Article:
My Lords, in view of the hour and the state of my throat, I will be relatively brief. I thank the Minister for his response. In default of a previously written report, he has covered a lot of ground. I am not entirely clear why the department could not have written that down before. Nevertheless, I am grateful for it and look forward to a more detailed reply in the new year which fits his remarks in the general positioning of the Government following the conclusion of the withdrawal arrangements and the discussions that have now taken place at the highest level on the Government’s approach to Brexit.
There are two key points about this report. I thank all noble Lords who have participated in the debate—both the members of the committee and the newcomers. I was particularly grateful to see the noble Lord, Lord Green, join us. I will certainly take his point and will read the Japanese agreement in more detail than I have done hitherto. Those noble Lords who are outsiders will have noted, from the rather clever sequencing of speeches, with the noble Baroness, Lady Noakes, being followed by my noble friend Lord Liddle, that the committee is not always easy to control or to bring to a consensus. However, broadly we do, and the report reflects our experience of that, whatever our preconceptions.
The two key things are these. These sectors—this wide range of sectors—are very important to this country. I think that many of us did not realise quite how large or how important they are, and they require special attention in relation to trade discussions. Hitherto, we had the suspicion that their leverage had been somewhat less than that of traditional sectors such as manufacturing and the City. It is therefore important that their voice is heard.
Their voice was, by and large, pretty unanimous. It was not that they wanted the status quo, but they were keen on the single market and wanted to move more rapidly than the EU was moving towards something like the single market. However, we know that that is not the Government’s preferred option; we are talking about the structure of a free trade agreement. All of us, whatever our previous preferences, are focused on what the nature of that agreement now is.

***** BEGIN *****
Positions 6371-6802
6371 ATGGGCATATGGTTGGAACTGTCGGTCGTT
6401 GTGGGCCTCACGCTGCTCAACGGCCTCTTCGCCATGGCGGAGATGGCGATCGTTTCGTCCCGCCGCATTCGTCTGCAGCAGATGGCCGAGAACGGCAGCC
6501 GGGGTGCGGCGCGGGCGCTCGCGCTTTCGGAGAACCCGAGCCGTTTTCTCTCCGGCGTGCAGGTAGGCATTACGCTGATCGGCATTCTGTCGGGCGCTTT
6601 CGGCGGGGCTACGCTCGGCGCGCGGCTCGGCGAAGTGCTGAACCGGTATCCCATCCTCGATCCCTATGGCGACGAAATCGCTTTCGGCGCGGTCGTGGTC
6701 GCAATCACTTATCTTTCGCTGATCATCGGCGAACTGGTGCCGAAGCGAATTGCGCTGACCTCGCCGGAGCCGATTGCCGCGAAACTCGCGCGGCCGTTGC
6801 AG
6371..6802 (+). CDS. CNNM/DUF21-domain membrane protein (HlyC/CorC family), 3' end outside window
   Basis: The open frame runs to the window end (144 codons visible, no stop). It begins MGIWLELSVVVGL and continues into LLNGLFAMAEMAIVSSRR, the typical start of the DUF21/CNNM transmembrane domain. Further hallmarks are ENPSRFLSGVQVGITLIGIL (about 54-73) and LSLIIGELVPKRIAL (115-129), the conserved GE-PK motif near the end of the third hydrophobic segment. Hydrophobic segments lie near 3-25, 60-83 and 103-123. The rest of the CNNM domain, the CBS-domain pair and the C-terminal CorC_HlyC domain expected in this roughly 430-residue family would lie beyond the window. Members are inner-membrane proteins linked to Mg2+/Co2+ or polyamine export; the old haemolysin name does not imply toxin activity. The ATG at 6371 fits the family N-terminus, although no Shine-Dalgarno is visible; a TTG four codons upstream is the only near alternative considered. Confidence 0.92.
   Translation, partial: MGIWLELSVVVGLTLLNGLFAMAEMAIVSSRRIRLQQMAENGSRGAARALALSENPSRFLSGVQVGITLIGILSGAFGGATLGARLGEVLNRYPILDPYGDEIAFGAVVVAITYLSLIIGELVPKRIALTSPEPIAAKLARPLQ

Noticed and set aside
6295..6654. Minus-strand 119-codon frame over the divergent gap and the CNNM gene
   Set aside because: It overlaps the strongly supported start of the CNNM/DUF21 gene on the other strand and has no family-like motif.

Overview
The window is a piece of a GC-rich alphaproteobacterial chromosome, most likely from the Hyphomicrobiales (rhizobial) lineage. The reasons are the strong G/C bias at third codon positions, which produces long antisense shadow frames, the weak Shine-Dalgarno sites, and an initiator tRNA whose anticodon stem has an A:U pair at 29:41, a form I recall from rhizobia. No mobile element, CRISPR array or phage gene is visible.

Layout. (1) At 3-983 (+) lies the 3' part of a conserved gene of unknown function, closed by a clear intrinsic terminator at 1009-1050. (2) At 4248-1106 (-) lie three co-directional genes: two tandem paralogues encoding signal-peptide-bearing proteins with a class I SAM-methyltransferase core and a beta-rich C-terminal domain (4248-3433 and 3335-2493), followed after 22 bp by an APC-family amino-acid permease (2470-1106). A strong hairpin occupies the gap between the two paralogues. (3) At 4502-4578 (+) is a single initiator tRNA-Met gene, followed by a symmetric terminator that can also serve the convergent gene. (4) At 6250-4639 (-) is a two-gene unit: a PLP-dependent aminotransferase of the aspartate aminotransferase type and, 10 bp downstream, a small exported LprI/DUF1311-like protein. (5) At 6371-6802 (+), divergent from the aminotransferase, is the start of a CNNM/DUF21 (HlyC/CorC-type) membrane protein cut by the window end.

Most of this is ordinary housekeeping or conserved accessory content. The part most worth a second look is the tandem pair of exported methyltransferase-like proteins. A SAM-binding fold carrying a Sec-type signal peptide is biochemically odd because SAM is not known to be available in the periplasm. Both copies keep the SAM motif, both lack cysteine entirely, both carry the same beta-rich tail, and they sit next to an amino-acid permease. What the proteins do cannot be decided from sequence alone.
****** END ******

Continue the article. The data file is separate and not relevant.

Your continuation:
What we need more from the Government than we had tonight is an indication of how the esoteric elements of these various industries will fit in with their approach to negotiating that free trade agreement. If the Minister is able to give us at least an indication of that without betraying all the cards in the negotiations early in the new year, I am sure that all of us would be most grateful—as, more importantly, would be all those sectors. There is a lot of uncertainty and concern, and these sectors are all people based. They serve people and employ people, and their assets are not fixed but are intellectual and people-based assets, which means they are highly mobile. The success that the UK has hitherto had in these sectors is a fragile but very important thing, and we need to preserve it.
I hope that the approach of the Government in the trade negotiations does not ignore these sectors and that in fact there is a brave new world out there. I have as yet to be totally convinced that the Government have reached that point, but we will continue to monitor it, and I am sure that the Government will provide us with some further information.
House adjourned at 11.11 pm.